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Over the past month, we’ve been recalling New Mexico’s role in the Civil War.
It’s often a surprise to newcomers and even New Mexicans that we did, in fact, have Civil War battles and skirmishes here. They’re not Gettysburg, but we have battlegrounds: Mesilla, Valverde, Cubero, Albuquerque, Glorieta and Peralta.
And we have heroes. In the retelling, our chroniclers usually say we were rescued by Coloradoans, which isn’t entirely true. They forget Manuel Antonio Chaves. Every school child should know this name.
In late January 1862, Brig. Gen. Henry H. Sibley led an invasion of Texas Confederates to take New Mexico and Colorado territories. Sibley moved north from El Paso along the Rio Grande. At the Battle of Valverde, outside Fort Craig (south of Socorro), Confederates bested the Union regulars and poorly trained volunteers in a hard fight, and then pushed north to occupy Albuquerque. There they resupplied from a small Union outpost at Cubero, taken over by Southern sympathizers.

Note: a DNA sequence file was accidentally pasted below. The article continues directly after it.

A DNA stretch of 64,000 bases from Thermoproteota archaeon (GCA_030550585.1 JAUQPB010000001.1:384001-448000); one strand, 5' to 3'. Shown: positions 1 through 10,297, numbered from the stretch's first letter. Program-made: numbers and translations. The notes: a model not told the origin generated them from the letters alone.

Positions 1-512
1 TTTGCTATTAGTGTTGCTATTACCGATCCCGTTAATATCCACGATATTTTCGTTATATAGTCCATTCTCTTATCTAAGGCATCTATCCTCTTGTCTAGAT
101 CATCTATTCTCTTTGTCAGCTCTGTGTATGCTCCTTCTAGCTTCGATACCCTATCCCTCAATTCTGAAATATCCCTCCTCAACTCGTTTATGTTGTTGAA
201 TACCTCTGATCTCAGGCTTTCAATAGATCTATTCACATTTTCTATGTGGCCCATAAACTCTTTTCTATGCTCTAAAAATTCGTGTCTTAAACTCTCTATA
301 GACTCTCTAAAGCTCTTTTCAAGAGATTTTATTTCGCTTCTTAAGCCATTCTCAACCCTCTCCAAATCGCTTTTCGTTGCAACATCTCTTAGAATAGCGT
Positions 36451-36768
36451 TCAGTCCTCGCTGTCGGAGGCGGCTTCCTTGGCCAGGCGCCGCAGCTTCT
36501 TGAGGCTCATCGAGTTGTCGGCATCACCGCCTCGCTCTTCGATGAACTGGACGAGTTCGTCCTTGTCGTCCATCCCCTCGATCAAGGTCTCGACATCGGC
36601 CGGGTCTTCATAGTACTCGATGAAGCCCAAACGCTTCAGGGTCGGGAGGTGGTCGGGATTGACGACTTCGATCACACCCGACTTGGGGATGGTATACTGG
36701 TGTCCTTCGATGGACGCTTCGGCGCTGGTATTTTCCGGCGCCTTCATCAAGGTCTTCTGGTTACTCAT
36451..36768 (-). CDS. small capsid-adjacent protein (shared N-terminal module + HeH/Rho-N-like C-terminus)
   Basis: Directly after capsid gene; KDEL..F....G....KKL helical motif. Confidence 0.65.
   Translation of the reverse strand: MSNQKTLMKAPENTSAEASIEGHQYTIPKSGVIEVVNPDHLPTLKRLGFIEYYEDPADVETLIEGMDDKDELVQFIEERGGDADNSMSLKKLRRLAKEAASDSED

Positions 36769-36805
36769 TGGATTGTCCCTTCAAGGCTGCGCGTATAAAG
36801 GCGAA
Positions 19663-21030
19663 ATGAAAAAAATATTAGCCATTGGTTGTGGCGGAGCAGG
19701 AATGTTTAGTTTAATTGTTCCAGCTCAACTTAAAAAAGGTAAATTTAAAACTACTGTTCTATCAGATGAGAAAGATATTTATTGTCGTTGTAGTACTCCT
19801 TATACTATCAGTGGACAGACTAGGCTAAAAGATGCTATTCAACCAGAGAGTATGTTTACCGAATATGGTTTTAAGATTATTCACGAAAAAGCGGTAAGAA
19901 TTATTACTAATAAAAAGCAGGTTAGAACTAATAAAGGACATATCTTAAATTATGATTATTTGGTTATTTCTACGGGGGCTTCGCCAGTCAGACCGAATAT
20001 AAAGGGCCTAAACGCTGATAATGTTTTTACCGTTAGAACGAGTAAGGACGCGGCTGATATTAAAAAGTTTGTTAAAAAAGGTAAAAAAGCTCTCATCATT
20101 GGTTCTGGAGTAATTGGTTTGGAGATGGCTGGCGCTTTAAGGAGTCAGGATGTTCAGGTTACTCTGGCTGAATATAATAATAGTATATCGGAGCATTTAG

The Confederates marched toward Fort Union, as Colorado volunteers, led by Maj. John Chivington, hurried from Denver to shore up the thin Union forces in New Mexico.
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